Working With Dream Themes: Wounded Animals

Reminder to Protect Animals
Image via Petfinder

Dreams of wounded animals are often hard to bear, and perhaps this is good because these kinds of dreams should capture our attention and elicit a response – just as when we see a wounded animal in the street or in the woods. Like all dreams, wounded animal dreams can have different levels of meaning and should be handled accordingly. Here are some suggested questions to ask, if you such a dream.

  1. Is it my animal that I am dreaming about? If the wounded animal is one I own or am responsible for in waking life, I need to ask what am I doing that may cause this animal to be wounded as in the dream. For example, if I dream my dog is lying by the road with a broken leg, I need to ask if I am giving it too much freedom to roam freely on the streets or be endangered by on-coming vehicles. Such a dream may be a warning me that this could happen to my dog if I don’t take better care of it.
  2. If the animal is not one for which I am responsible for in waking life, I need to ask what part of me does this animal represent—going on the dreamwork premise that everything in a dream represents part of me. If it is a bird, I would ask what part of me is like a bird. Let’s say the bird represents my sense of freedom because when I see birds I think of having freedom to fly and soar.
    Then I then need to look at the injury itself and ask how I am or could be wounded like this animal. Am I doing anything that could contribute to such an injury now or in the future? For example, let’s say I dreamed that a bird has a broken wing and is lying on the ground. It has flown into a glass door. I could associate this injury with my sense of freedom being wounded when my progress in a creative endeavor was stopped by some kind of obstacle I couldn’t see. Perhaps this dream is telling me to go slowly, be more cautious or is warning me I could hit an obstacle. It may be referring to this as already happening and is asking me to take care of the wounded part of myself.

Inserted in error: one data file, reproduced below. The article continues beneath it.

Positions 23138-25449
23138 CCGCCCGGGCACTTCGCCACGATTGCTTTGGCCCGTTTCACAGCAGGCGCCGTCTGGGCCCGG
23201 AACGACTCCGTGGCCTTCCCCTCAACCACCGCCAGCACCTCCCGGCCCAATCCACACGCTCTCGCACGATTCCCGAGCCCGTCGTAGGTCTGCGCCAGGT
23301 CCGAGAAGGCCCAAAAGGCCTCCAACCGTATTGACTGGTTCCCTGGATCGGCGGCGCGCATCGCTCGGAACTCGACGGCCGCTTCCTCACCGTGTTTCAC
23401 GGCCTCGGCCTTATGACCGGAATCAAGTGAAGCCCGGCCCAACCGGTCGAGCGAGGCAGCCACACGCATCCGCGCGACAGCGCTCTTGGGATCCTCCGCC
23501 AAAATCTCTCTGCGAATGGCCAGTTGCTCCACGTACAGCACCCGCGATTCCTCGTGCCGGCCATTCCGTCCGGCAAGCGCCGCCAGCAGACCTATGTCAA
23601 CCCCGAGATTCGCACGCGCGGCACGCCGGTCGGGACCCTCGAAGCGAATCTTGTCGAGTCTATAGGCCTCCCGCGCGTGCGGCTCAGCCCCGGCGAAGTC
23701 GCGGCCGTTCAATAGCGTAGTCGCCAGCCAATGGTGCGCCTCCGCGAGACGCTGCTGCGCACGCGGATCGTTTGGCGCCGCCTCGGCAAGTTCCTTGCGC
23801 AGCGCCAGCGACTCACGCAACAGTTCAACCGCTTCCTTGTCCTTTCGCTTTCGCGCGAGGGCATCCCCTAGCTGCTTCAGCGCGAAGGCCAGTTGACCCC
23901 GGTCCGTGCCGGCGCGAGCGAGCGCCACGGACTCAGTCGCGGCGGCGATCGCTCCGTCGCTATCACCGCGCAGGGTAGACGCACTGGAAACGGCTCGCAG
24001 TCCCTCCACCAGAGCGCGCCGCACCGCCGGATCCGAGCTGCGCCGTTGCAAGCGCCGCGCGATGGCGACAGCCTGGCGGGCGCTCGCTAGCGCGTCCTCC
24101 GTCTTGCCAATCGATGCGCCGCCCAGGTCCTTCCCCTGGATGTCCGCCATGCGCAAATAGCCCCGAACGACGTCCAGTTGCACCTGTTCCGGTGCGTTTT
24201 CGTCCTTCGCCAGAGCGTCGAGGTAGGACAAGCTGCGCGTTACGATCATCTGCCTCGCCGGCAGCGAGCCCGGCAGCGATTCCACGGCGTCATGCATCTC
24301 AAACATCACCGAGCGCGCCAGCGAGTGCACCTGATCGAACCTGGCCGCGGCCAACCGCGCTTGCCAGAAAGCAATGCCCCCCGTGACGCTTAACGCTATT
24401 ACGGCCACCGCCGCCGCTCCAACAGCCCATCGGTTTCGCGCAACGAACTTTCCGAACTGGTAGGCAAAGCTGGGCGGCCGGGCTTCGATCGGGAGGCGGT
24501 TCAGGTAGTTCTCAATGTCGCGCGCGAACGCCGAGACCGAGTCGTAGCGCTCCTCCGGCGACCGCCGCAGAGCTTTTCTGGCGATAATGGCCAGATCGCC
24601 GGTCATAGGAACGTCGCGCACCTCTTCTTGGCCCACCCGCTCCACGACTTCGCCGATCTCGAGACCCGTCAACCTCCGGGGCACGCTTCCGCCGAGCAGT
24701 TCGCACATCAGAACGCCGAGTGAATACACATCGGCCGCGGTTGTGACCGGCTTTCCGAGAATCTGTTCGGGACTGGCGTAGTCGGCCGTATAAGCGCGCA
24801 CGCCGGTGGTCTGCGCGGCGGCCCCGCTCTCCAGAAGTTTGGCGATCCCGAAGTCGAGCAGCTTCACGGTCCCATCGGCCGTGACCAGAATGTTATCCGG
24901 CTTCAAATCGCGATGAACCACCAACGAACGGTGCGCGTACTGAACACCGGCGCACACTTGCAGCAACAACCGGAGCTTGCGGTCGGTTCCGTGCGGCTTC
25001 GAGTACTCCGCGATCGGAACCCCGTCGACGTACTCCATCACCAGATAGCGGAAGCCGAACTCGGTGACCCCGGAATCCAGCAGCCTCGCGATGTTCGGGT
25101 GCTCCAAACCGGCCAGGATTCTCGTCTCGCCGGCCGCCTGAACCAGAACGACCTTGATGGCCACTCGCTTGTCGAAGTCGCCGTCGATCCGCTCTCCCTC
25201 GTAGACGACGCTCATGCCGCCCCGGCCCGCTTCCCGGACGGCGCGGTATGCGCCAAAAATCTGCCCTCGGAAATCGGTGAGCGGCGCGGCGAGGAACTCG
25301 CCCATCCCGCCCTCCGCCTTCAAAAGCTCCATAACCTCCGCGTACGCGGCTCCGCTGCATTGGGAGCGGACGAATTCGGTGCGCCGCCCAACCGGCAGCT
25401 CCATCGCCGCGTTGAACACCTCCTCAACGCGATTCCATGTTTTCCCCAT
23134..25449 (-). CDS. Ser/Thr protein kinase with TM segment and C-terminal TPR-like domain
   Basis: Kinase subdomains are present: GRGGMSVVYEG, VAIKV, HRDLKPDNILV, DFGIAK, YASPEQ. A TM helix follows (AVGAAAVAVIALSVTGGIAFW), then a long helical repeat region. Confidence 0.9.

3. Lastly, the dream could be referring to both an animal I own and a part of me. This happened to me when I dreamed of my cat lying on the ground with a leg injury. Sure enough, not too long after having this dream, my cat suffered a leg injury which required surgery. In my own life, soon after the dream, I experienced several setbacks related to trusting my own natural cat-like instincts which greatly impacted my sense of being able to “get around” with my usual ease and grace, forcing me to seek help from others and do more meditation to get back on track. Therefore, the suggestions I give here are based on hindsight wisdom I wish I had practiced better when I had the dream of my injured cat. My dream was clearly warning and trying to help me.

To learn more about dreams, visit my website: http://www.healingdreamgarden.com.

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2 thoughts on “Working With Dream Themes: Wounded Animals

  1. Hi Fran,
    Powerful post. A dream I had with a wounded animal was one of the most shocking dreams I ever had and I worked with it for a long time. Quite a wake up call for sure. Thank you for alerting readers to this powerful symbolism. Aloha!
    Peace,
    Amanda

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